The New Album - 'To The Teeth' - out now! £8
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Already a battle-scarred industry veteran before hitting his twenties, Serafin singer Ben Fox-Smith knows a thing or two about surviving in the cut-throat world of the music business. Dusting himself off from the rubble of prematurely-curtailed teen-rockers Stony Sleep, Smith hooked up with Darryn Harkness (guitar), Mitts (bass) and Ronny Growler (drums) to flesh out a new musical project, a band whose razor-sharp intensity and invigorating marriage of violence and melodics would see them turn heads at a startling rate. Hailed by many as an underrated classic, Serafin’s debut album No Push Collide bristled with raw energy, drawing comparison with the likes of the Pixies, Smashing Pumpkins and Placebo in its furious melding of distorted psychosis with full-on dynamic attack.


Sadly, rock music this intelligent or imaginative rarely connects with a mass audience hell-bent on devouring the latest Nickelback release, and in 2004 the acquisition of Taste Media by the Warner Music Group saw the band sucked into a contractual vortex from which they struggled to emerge. Never ones to let the bastards grind them down, the band used the retreat to their advantage, concentrating on various side-projects and refining their line-up before re-grouping to record No Push Collide’s long-awaited successor. Of the new material, Smith notes that the album represents “an effort to revert a little to the beginning of my career - to reign in my original love for my bandmates, music and fans”. Indeed, after four years of complex pressures the band has wrestled creative control from its industry captors to deliver their most ambitious work to date.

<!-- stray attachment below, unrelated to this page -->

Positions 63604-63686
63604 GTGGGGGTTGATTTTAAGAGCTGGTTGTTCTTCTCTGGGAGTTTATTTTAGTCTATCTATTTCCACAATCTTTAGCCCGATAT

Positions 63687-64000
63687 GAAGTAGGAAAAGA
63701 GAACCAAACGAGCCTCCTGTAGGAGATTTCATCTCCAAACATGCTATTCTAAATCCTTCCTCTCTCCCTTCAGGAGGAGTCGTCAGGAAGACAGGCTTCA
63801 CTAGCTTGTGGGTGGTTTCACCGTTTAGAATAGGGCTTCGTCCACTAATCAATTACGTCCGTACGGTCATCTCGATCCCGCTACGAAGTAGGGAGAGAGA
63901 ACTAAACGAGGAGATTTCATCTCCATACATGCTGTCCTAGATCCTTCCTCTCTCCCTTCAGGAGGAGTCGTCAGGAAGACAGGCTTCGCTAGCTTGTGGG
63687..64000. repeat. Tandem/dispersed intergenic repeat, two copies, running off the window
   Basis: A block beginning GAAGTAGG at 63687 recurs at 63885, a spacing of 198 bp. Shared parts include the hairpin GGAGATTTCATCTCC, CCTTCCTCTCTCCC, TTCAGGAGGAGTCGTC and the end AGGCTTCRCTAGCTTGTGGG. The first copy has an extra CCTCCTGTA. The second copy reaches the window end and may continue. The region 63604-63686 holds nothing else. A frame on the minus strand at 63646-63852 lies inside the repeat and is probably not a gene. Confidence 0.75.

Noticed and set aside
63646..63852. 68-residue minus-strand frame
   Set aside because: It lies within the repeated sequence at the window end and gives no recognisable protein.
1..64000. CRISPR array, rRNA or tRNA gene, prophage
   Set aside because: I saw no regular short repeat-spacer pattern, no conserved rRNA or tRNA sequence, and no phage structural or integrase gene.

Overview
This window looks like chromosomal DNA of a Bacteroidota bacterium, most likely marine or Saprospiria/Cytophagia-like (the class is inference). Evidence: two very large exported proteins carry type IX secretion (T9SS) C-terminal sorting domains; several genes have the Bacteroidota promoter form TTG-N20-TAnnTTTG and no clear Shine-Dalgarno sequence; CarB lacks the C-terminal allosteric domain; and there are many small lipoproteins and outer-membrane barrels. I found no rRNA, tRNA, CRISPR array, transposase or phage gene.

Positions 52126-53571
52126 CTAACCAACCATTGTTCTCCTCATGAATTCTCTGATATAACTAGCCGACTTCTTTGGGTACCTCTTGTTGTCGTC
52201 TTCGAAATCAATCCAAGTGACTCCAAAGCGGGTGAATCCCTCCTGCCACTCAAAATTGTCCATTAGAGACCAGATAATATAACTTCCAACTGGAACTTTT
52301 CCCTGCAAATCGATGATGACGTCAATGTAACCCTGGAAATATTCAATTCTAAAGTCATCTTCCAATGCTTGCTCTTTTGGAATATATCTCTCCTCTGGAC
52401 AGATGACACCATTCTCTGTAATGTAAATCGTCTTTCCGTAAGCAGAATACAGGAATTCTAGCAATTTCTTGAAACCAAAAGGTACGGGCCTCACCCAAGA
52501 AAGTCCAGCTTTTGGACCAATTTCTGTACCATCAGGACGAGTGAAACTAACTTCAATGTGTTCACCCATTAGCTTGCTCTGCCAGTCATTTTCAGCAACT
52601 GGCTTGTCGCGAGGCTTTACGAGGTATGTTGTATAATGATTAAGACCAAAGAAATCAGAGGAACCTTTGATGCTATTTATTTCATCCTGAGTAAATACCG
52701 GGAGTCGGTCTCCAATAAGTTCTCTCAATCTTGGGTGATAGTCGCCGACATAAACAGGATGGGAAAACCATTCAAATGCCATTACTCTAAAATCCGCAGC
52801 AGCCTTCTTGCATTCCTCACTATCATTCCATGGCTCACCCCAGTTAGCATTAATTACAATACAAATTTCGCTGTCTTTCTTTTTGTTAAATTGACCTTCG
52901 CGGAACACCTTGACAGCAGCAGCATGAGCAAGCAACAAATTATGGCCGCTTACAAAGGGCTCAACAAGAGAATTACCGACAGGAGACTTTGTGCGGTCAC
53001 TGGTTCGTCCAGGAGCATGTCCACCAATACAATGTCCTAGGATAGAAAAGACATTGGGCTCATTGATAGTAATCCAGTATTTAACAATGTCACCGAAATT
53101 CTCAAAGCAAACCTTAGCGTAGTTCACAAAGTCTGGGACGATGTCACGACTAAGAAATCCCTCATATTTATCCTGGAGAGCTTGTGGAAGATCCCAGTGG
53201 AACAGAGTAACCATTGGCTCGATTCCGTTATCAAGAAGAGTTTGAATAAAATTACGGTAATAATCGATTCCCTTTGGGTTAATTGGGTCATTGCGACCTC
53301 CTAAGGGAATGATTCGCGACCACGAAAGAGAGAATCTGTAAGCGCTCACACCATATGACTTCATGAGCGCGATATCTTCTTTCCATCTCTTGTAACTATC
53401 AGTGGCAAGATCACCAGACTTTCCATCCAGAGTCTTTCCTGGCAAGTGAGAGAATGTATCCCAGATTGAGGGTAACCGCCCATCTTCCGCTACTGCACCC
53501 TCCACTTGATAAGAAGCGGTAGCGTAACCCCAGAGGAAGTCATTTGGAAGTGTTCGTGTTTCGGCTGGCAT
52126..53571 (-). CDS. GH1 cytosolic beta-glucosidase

When Smith says that the record isn’t what people might expect, he isn’t kidding. To the Teeth is an album of seething contradiction, a nightmarish dreamscape which twists and writhes in an atmosphere of underlying menace. While the likes of Arms offer a haunting insight into the troubles that have plagued them in recent times, tracks like News offer a straight-ahead reminder of why we fell in love with them in the first place. With Smith’s brother Christian taking over drumming duties, it’s an album that acts as both escape and release: the sound of a band suddenly uncoiling after years of pent-up frustration. Like the celestial being from whom their name is derived, Serafin have emerged from the wreckage to rise again.



C.C. 25/02/08